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Post-prandial speeches are not always remarkable for pith and marrow, but it will be agreed that those made at the function at Wellington at which the Governor-General was the guest of the President and Dominion Executive of the NZRSA struck a note worthy of general attention. Lord Jellicoe’s tribute to the achievement of the men of the New Zealand Expeditionary Force was more than well turned. It touched an important consideration. Our soldiers made a great sacrifice and a great effort. They formed a gallant company. Is their value to the dominion as such necessarily to be dissipated and to disappear in the piping days of peace? We hope not. What is to be desired is that their influence should continue to be exerted for the good of their country through such other channels as the changed times provide. We have no difficulty in believing that the organisation of the returned soldiers into a dominion association reposes one of the best hopes of seeing this desire fulfilled. Lord Jellicoe has expressed the opinion that such an association is bound to be a great power in the land. He felt confident, he said, that this power would be exerted for the benefit of the country as a whole. Such confidence, we feel convinced, is not misplaced. It is based upon the assumption that as a body the returned soldiers recognise that it is incumbent upon them to follow, now that they are re-absorbed into civilian life, an ideal which may be considered a not unworthy development from that great ideal, which beckoned them forth to fight for liberty and the Empire. The Governor-General has correctly observed that the men who have returned to their country have become splendid civilians and members of society. There may have been and may be exceptions. It can be said that they have only gone to prove the rule.
Waitaki freezing works progress
Mr M.J. Corrigan, chairman of the Waitaki Farmers’ Freezing Company, states that there is now nearly £60,000 share capital subscribed to erect a purely cooperative farmers’ works at the Waitaki. He adds that there was great enthusiasm shown, as almost every farmer recognised that the present freezing companies were not run in their interests, but in the interests of capital. He says that he is now making arrangements to have plans prepared and tenders called for the erection of the works, so that the company will be in a position to commence operations in January 1922. He expresses a hope that Otago would show the same enthusiasm as South Canterbury. If so, the amount required would be oversubscribed within the next few weeks.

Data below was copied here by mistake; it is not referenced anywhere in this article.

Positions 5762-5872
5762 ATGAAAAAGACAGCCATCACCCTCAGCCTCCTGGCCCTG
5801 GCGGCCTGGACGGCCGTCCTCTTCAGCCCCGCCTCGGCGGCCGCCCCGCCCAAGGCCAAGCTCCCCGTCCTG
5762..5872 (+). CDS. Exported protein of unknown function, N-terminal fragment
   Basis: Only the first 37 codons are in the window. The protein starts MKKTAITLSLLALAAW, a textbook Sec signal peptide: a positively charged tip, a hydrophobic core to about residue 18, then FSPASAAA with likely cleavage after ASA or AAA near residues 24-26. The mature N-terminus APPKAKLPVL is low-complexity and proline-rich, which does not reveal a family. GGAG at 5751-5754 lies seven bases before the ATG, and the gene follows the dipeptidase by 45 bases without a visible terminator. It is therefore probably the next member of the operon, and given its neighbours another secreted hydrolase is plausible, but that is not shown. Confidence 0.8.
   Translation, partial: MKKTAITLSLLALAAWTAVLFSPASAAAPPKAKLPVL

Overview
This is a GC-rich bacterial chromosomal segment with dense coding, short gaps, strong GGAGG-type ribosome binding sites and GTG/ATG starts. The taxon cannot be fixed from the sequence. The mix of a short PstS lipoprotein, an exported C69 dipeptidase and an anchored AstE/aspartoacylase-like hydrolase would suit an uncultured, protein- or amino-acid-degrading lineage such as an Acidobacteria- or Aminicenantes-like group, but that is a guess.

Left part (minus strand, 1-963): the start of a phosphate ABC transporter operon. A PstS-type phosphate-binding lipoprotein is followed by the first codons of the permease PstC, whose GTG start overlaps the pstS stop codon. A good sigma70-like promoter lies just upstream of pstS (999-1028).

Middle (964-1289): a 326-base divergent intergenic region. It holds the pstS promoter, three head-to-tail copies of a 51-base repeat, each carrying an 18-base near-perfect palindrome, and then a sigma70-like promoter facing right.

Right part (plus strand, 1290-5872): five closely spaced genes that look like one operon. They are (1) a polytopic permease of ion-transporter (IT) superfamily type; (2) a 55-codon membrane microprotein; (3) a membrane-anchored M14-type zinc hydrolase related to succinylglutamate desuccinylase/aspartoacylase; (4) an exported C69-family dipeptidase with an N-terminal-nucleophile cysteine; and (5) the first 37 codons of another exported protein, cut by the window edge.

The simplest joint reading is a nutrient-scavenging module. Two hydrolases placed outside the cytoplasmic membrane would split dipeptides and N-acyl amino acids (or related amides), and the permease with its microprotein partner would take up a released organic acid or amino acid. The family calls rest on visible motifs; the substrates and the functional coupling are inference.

Long trip following light injury
An instance of a man having to travel over 200 miles for medical treatment was afforded at Auckland last week by the arrival of the Kaitangata, with the assistant keeper at the Cape Maria Van Diemen lighthouse on board, suffering from an injury to his eye. When the vessel was passing the lighthouse on the voyage from Westport to Auckland she was stopped by a signal from the lighthouse. The assistant keeper, who had run a steel splinter in his eye, was brought out in a boat to be conveyed to the Auckland Hospital for treatment. The sufferer visited the hospital on his arrival and had the splinter removed in a few minutes. He will be under treatment as an outpatient for a few days, but his eye is not seriously affected.
Trade in opossum skins legal
In the course of the hearing before the magistrate of a charge of theft of five opossum skins against a young man at Balclutha last week it was elicited that, while the killing of opossums is illegal, the law does not make it an offence to have the skins in one’s possession, as to deal and traffic in such skins. Chief Detective Bishop explained to a Free Press representative after the hearing that the police authorities had tried to get the law amended in the direction indicated, but without avail, hence the traffic in opossum skins goes on practically unchecked, as it is a very difficult matter to catch persons engaged in trapping or otherwise killing these animals red-handed. — ODT, 1.12.1920.